search
date/time
Yorkshire Times
A Voice of the North
frontpagebusinessartscarslifestylefamilytravelsportsscitechnaturewhatson
James Goodall
Features Writer
10:56 AM 9th March 2020

Walk 11 - Bingley, St Ives Estate, Goitstock Wood, Hewenden Viaduct And Cullingworth

A pleasant, leisurely and varied walk, taking in hills, woodland and waterfalls, starting and finishing at Bingley town centre.

“The town's history dates from Saxon times although the first settlements in the area were started in the bronze age. It is referred to in the Domesday Book (1086) as 'Bingheleia' … meaning ‘Bing's clearing’ ... and was granted a Market Charter by King John in 1212 … Bingley is thought to have been founded around a ford on the River Aire. This crossing gave access to the villages of Harden, Cullingworth and Wilsden on the south side of the river” (Visitoruk.com, 2020).

Bingley Five-Rise Locks
Bingley Five-Rise Locks
Bingley still holds a regular market to this day. The market hall itself dates back to 1753. The town is also famous for the Five-Rise Locks on the Leeds Liverpool Canal.

Bingley is the birthplace of Timothy Taylor (yes, as in the brewer!) and Rodney Bewes, no less, of The Likely Lads fame!


The walk

1. Head right at the station, use the crossing and head down Main Street. You can see All Saints C of E Church ahead in the distance. You will soon see a brown sign pointing the way left to the St Ives Estate. Head in this direction, using the left-hand road crossing.

2. Head down Millgate Road, passing the Old White Horse pub on your right. Head straight on over Ireland Bridge (which incidentally dates back to the 17th century), crossing the River Aire. Just after you pass pass the Brown Cow pub on your left, cross the road and take a right at Ireland Terrace, then take your immediate left which is signposted “Altar Lane St Ives”.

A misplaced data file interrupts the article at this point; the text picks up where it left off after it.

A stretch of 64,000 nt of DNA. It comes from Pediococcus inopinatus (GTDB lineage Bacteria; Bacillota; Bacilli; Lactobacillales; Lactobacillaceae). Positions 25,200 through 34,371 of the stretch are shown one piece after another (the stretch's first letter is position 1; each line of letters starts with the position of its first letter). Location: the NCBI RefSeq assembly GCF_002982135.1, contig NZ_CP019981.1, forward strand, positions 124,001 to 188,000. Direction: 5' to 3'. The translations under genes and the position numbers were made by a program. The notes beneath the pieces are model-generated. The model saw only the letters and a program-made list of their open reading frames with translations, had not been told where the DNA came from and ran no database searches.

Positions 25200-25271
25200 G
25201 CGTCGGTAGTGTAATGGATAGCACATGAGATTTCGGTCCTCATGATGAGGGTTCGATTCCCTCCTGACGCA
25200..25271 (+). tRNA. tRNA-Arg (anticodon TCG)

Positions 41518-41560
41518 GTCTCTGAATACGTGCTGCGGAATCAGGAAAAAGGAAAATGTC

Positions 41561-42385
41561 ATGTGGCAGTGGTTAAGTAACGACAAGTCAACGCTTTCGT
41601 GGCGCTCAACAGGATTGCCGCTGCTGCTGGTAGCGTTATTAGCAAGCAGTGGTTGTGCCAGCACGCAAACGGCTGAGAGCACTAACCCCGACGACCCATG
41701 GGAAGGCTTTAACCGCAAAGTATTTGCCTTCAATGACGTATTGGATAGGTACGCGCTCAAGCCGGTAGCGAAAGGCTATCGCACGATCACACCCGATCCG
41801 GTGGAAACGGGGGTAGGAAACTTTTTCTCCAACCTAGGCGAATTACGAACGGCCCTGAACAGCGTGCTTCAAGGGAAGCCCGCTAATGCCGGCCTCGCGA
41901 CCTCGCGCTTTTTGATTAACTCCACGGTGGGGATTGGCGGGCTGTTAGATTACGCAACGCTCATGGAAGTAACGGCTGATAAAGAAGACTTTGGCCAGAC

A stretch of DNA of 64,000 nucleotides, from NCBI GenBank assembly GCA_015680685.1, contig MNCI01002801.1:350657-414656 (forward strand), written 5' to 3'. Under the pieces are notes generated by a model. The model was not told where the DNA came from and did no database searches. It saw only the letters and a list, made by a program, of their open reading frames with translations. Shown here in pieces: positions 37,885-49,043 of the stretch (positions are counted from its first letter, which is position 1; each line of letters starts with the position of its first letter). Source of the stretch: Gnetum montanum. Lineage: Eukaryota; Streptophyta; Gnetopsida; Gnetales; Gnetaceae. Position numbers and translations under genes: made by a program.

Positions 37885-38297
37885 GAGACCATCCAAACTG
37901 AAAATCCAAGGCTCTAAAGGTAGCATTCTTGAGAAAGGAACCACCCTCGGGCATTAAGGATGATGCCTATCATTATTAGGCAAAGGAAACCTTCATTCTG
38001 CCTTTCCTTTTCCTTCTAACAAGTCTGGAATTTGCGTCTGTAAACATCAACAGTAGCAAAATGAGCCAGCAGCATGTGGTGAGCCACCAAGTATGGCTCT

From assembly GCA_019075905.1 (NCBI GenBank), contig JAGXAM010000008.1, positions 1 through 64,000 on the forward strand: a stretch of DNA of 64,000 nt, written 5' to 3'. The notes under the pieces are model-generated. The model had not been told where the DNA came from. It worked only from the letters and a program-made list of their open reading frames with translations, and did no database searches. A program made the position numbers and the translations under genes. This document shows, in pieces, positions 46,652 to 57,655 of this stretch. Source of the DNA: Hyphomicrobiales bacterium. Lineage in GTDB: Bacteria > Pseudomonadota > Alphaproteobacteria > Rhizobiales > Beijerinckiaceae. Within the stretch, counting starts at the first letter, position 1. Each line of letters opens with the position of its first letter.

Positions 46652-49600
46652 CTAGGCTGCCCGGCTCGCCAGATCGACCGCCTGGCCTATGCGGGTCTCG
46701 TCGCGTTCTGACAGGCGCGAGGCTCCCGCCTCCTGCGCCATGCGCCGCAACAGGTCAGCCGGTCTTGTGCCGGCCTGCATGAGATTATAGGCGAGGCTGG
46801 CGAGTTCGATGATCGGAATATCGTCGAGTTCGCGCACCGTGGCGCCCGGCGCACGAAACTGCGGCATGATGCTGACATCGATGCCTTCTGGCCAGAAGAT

3. Follow the footpath up and onto Altar Lane. Take a left and follow the lane uphill. Ignore the first couple of breaks in the left-hand wall which are gated off and padlocked. Eventually you will see a break in the wall with no gate. Pass through the gap here into an area of woodland. Follow the footpath as it curves right uphill, running parallel with the road behind the wall. The path will eventually wind uphill and left via a section of wooden stairs. Be careful of the mud here!

4. As you come to the top of the stair you will come to a crossroads with a bench. Take the left-hand route and head down. Take the next right-hand route where signposted. The path will split in two with the one route swerving left. Ignore this and keep to the route heading straight down in the direction of the plantation.

5. Pass through the wooden gate at the bottom of the path. Don’t go down onto the road though. Instead take your immediate right where where a path heads diagonally uphill. A bridleway signpost points the way here. At the top of the bridleway you will come to a T junction with a long border wall behind. Take the left-hand route where the signpost reads “Bridleway Mansion”.

6. Continue all the way down the path, passing through St Ives car park and North Barn on your right. At the T junction, go right and follow the road down. Watch out for cars passing through the estate here!

“The designed landscape [of the St Ives Estate] was developed between 1803 and 1837 by Walker Ferrand … Records show that he spent more than £30000 in building and ornamenting the estate. Estate plans of 1817 and 1819 record some of the early changes including the construction of a new mansion (Listed Grade II), whose name was changed in 1858 to St Ives” (Historicengland.org.uk, 2020).

Obelisk to William Ferrand
Obelisk to William Ferrand